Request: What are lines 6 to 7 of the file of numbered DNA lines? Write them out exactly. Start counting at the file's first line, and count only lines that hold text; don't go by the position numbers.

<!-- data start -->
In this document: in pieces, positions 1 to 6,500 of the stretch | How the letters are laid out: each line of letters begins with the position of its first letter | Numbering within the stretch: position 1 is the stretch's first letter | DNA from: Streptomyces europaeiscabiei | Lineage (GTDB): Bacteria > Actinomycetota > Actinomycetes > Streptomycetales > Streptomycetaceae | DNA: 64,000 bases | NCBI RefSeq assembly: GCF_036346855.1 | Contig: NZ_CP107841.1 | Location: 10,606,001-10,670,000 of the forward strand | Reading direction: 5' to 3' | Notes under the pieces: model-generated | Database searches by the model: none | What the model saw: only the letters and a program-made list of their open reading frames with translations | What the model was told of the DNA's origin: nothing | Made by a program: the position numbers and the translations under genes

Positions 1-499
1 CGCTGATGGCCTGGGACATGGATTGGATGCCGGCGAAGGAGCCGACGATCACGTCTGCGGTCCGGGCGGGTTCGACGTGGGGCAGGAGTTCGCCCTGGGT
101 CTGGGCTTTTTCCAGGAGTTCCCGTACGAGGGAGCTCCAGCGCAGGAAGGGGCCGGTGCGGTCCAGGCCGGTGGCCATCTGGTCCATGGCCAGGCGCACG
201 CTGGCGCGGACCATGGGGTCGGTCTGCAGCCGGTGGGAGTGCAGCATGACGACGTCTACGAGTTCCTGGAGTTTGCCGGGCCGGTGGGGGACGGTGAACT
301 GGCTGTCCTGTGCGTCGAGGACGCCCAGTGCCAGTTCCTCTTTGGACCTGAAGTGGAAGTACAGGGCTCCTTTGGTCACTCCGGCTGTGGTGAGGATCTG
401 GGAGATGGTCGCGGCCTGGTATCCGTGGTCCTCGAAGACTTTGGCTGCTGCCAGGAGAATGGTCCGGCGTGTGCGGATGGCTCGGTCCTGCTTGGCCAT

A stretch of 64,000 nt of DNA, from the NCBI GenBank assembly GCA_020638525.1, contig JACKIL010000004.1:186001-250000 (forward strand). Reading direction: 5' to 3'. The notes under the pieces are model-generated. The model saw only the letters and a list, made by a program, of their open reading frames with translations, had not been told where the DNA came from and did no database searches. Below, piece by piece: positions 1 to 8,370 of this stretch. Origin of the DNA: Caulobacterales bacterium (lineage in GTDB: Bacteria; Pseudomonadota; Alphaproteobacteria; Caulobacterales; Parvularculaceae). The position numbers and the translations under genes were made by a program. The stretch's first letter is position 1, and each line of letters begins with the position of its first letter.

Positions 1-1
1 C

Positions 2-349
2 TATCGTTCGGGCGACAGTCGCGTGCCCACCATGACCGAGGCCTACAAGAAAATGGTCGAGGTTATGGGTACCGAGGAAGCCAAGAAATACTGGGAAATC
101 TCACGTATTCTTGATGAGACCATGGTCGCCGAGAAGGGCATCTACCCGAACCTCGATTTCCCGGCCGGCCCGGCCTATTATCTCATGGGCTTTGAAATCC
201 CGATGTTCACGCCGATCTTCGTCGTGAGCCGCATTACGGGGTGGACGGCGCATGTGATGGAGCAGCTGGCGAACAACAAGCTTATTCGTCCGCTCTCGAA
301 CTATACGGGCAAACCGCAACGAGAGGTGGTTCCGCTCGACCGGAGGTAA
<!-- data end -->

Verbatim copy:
301 GGCTGTCCTGTGCGTCGAGGACGCCCAGTGCCAGTTCCTCTTTGGACCTGAAGTGGAAGTACAGGGCTCCTTTGGTCACTCCGGCTGTGGTGAGGATCTG
401 GGAGATGGTCGCGGCCTGGTATCCGTGGTCCTCGAAGACTTTGGCTGCTGCCAGGAGAATGGTCCGGCGTGTGCGGATGGCTCGGTCCTGCTTGGCCAT